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Center for Independent Living moves to Clark Tower

By Updated: October 11, 2018 4:00 AM CT

The Memphis Center for Independent Living has just moved from its street-level headquarters in Midtown to the eighth floor of the 34-story Clark Tower in East Memphis.

The space at 5100 Poplar is far more polished and costs more per square foot to lease, but it is one-sixth as large so the move is a money-saver.

The center not only advocates to make public facilities and transit more accessible for anyone with disabilities, it promotes housing for the disabled and teaches skills that allow for more independence.

“Our mission is to facilitate the full integration of people with disabilities into the full aspects of life,’’ said Sandi Klink, executive director.

She and her staff of six on Wednesday were still settling into the four-room office suite with south-facing views. Boxes and crates were stacked on floors and desks.

The leader of the nonprofit organization acknowledges that in some ways the new address won’t be as accessible to the people for whom it advocates.

At its former office in a worn-down strip center at 1633 Madison Ave., 15 parking spaces are available right out the front door.

At Clark Tower, there’s an attached 2,000-space parking structure, a journey to the lobby and an elevator ride.

At the Midtown site, a logo and large sign – “Memphis Center for Independent Living’’ – still hang over the now-empty office across from Cash Saver grocery.

At Clark Tower, the only identification is in the touch-screen, electronic directory in the lobby and the small door sign outside Suite 810.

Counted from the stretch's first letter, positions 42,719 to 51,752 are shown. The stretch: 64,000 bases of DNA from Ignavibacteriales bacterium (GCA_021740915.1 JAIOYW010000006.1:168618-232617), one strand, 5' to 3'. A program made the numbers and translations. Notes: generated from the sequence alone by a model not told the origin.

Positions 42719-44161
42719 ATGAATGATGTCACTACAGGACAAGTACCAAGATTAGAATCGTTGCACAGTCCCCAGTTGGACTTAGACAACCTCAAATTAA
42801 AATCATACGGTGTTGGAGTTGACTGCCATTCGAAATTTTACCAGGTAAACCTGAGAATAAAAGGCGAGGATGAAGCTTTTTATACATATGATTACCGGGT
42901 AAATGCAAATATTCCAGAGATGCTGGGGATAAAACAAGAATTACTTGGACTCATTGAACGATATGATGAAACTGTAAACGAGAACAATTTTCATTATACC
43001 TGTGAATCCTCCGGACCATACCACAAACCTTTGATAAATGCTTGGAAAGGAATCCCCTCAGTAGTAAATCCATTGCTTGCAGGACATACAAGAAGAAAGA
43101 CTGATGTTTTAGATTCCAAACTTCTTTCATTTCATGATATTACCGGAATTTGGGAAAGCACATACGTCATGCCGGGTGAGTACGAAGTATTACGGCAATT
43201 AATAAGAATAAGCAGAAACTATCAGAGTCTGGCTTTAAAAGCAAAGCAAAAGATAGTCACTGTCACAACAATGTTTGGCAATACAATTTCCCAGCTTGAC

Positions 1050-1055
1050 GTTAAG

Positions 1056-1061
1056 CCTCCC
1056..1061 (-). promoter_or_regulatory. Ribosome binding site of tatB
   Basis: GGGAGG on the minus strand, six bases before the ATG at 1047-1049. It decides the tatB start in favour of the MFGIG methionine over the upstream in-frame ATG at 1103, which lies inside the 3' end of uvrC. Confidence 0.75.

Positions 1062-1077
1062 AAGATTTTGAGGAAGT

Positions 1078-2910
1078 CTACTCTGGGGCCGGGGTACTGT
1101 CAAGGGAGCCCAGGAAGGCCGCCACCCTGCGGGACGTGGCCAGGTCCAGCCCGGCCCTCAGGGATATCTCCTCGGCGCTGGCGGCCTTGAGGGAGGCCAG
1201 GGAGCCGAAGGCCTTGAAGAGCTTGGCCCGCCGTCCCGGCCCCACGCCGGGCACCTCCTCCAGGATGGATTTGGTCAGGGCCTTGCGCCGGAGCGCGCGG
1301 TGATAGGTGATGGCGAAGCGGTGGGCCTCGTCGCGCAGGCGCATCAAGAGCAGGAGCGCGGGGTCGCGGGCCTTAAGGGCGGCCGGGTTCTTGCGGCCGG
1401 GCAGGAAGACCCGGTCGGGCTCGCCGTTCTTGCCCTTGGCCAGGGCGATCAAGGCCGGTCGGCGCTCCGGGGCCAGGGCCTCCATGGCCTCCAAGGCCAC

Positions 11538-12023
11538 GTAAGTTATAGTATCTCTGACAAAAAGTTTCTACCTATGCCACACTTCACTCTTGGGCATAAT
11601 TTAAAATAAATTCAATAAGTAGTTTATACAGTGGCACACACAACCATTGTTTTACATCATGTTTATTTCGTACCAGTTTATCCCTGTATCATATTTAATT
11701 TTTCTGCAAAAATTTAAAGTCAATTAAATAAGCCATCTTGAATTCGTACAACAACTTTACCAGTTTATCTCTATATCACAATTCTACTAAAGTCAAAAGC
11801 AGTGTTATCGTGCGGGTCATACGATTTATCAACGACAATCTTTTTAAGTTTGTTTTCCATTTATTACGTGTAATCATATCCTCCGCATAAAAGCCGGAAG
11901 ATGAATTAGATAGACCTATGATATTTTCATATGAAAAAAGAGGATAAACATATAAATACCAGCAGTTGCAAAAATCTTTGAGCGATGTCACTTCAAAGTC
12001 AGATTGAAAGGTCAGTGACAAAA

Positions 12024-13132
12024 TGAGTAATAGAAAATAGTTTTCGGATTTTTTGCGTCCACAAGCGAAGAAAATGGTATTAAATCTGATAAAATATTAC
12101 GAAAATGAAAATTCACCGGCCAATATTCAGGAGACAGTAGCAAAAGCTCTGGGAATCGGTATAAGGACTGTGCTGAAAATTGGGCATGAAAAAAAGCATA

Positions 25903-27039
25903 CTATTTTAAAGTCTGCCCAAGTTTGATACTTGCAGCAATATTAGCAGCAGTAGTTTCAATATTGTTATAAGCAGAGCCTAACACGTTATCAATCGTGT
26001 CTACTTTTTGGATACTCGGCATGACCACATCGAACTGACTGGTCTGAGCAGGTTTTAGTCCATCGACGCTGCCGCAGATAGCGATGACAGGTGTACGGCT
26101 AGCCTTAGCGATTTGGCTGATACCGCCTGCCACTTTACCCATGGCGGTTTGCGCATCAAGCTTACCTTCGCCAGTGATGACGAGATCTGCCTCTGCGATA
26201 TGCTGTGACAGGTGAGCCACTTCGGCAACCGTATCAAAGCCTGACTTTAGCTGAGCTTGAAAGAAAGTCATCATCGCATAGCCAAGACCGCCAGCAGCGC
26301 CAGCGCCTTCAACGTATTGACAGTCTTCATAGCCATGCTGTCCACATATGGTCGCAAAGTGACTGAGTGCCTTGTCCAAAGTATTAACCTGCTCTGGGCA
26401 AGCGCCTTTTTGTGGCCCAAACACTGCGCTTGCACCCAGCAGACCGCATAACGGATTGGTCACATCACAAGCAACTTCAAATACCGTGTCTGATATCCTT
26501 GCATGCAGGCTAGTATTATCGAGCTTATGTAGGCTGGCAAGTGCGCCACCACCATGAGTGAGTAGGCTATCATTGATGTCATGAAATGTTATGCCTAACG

The former office totaled 6,100 square feet; the Clark Tower suite encompasses just over 1,000 square feet.

But the new challenges don’t mean the move was unwise.

The center has operated out of the Midtown strip center for 14 years – and 18 years before that just around the corner on Angelus.  The organization had to foot the annual property tax bill for the space it leased in addition to paying rent and utilities.

Last winter, the tax bill skyrocketed 10 times what it normally is, from about $600 to about $6,000, Klink said. The cause:  The rising property values in Midtown and along Madison.

The center’s budget of $363,894 is down from years past when the organization had up to 14 staff members. One reason is the end of a five-year, $36,000 annual grant from a Great Recession stimulus program.

Besides saving money, the center anticipates other advantages with the move to smaller space in Clark Tower.

The office tower is more central to sprawling Memphis than Midtown, and should be closer to more people it serves, Klink said. Clark Tower is also on a major MATA bus line, which is important considering that many people with disabilities use public transit.

But the relative inaccessibility – being in somewhat anonymous space on the eighth floor – will be an impetus for the center’s staff to get out of the office and into the community.

“We will do a lot more out in the community,’’ Klink said. “We’ll have consumers meet us at the library or coffee shop or wherever. They don’t necessarily have to come here.’’

The Clark Tower property managers have done several things to accommodate the Memphis Center for Independent Living. They repeated in Braille the company’s name on the door sign.

They also replaced the office’s doorknobs with levers.

“They are more accessible, especially for someone with limited hand use,’’ Klink said of door levers. “You can use an elbow or push down.’’

Two of Clark Towers main entrances – on the east and west – have automatic doors that open with the push of a button.

“We’re working with them a bit on the parking garage,’’ she said. “There’s not quite as many accessible spaces as we would have thought. That’s something they want to work with us on as we settle in more.’’

All in all, Clark Tower “has been very accommodating’’ to the center, Klink said.



Topics

Nonprofit Commercial Real Estate Clark Tower
Tom Bailey

Tom Bailey

Tom Bailey covers business news for The Daily Memphian. A Tupelo, Mississippi, native, he graduated from Mississippi State University. He's worked in journalism for 40 years and has lived in Midtown for 36 years.


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